As I said in a previous post, though, 95% of people will choose to NOT read a poem even when it's put right in front of them, so I couldn't guess as to whether Alex read it or not.

    As for the rhythm of the poem, I have to make up for my lack of rhythm with meaning. I'd like to be able to write poetry that makes you feel like you're floating on waves in the ocean, but I'm no good with that stuff.

    As for the meaning, I think it's too early in the day to talk about that, but you're interpretation is certainly valid.

    I think more than in prose, readers bring their own interpretation to poetry based on their own experiences, and poets kind of have to be okay with that.

  8. I had someone challenge me to a sonnet smackdown last summer. Well, I mean, we each agreed to tackle a sonnet and share it. Took me three weeks to finish it to my satisfaction. Still don't know if I like it.

    And nice work. Great imagery.

  9. L.G.: Did you post it?
    I have some sonnets I will probably get around to posting at some point.

  10. I may have put it on my writing page at one time, but took it down. I thought I might include it in my novel, since I have bards who go to the Eisteddfod and perform, but not sure it's the right sort of thing to include. I'm not a very good poet. :)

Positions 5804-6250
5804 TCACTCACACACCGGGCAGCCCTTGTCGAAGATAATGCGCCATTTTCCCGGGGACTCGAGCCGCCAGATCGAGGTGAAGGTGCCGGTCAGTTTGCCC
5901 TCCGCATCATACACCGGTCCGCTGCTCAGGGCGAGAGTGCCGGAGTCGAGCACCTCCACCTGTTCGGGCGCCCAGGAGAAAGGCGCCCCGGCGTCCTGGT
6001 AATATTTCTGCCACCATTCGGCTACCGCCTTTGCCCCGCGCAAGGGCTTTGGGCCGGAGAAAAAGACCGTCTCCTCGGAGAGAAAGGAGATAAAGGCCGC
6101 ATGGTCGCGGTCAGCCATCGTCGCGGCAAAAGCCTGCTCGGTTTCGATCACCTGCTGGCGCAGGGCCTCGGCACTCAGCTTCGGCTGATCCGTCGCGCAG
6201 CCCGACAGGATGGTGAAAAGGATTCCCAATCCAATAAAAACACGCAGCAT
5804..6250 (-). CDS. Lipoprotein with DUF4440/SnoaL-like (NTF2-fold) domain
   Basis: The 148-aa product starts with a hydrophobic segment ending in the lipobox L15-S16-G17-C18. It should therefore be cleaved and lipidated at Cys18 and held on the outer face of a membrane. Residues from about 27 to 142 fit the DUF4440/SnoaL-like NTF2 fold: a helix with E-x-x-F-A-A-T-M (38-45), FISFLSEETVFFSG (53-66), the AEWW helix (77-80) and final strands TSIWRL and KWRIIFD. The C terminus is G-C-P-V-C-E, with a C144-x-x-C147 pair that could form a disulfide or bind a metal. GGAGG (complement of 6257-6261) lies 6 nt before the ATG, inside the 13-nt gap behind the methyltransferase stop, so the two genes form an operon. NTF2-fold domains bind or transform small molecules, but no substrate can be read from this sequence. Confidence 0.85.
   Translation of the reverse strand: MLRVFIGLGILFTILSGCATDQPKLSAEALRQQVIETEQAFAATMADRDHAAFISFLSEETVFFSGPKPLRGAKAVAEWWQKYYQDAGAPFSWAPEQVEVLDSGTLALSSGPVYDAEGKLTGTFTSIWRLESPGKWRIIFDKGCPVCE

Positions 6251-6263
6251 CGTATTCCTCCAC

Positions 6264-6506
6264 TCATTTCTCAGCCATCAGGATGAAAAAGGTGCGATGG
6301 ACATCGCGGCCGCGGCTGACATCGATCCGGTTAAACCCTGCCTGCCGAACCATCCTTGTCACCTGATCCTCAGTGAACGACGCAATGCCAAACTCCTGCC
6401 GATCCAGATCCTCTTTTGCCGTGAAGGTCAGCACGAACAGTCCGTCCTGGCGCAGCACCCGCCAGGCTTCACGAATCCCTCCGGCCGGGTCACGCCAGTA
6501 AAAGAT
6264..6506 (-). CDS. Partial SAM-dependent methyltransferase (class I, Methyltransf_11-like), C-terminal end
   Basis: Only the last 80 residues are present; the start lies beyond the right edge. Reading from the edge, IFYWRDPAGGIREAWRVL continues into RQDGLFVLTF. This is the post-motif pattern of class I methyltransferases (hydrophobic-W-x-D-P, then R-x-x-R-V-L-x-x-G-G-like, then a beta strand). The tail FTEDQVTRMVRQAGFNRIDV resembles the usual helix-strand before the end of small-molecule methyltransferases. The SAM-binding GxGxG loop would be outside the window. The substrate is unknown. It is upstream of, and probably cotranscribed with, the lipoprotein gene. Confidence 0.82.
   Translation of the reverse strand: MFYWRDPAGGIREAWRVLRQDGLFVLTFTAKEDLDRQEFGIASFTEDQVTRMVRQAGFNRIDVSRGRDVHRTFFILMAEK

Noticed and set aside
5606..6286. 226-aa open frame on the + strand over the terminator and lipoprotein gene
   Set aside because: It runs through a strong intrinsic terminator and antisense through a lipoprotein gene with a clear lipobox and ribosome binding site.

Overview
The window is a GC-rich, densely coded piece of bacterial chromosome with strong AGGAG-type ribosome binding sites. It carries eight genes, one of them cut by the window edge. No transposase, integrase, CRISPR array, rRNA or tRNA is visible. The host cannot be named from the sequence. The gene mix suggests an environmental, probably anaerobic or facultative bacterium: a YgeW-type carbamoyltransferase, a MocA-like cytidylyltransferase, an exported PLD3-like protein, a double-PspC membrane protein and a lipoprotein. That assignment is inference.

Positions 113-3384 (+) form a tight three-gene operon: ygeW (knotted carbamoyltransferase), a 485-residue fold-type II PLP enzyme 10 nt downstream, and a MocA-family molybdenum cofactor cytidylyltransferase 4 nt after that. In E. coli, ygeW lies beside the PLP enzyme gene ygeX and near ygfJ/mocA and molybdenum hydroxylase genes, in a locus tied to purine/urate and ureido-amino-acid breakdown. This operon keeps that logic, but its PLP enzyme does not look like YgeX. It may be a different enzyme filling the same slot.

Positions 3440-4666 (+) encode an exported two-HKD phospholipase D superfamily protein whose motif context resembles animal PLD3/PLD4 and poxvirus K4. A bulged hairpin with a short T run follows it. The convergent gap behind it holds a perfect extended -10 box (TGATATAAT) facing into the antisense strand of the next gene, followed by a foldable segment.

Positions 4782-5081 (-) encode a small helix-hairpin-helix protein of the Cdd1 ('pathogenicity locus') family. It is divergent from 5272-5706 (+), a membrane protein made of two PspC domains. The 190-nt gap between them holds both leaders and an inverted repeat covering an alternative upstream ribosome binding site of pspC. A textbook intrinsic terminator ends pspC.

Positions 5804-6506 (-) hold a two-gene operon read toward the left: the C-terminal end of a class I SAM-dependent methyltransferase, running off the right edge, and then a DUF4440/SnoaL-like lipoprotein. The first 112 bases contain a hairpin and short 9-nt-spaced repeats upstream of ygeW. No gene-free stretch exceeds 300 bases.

11. I liked the story but not sure I recognise it as poetry either, my familiarity with poetry goes back further than this style.


  12. L.G.: Yeah, probably a sonnet is not the kind of thing a bard would be performing. Probably.
    I'm not a very good poet, either.

    Jo: Hmm, I'm not actually sure what you mean by that. This is pretty standard stylistically.

  13. It's later in the day, now.

    I actually don't want you to explain the poem. I agree with you that everyone brings their own conception to it. I generally refuse to explain my poems, or my writing, at all. I think it has to stand on its own and convey a meaning to the reader.

  14. I like the open interpretation aspect of poetry...though I think the same could be said of good prose. But poetry in particular lends itself to personal interpretation, so I wouldn't explain. Let others take what they want of it.

    And La Mort D'Arthur - amazing.

  15. S.L.: Well, I wasn't ever just going to explain it, but there are questions I would answer.

  16. Briane, I don't read the level of poetry to which Andrew refers. I read my blogger buddies' poetry, which I'm sure he'd classify as poetic prose and not real poetry.

  17. Alex: That depends upon whether it's free verse or not, and, if it is, whether it has any structure.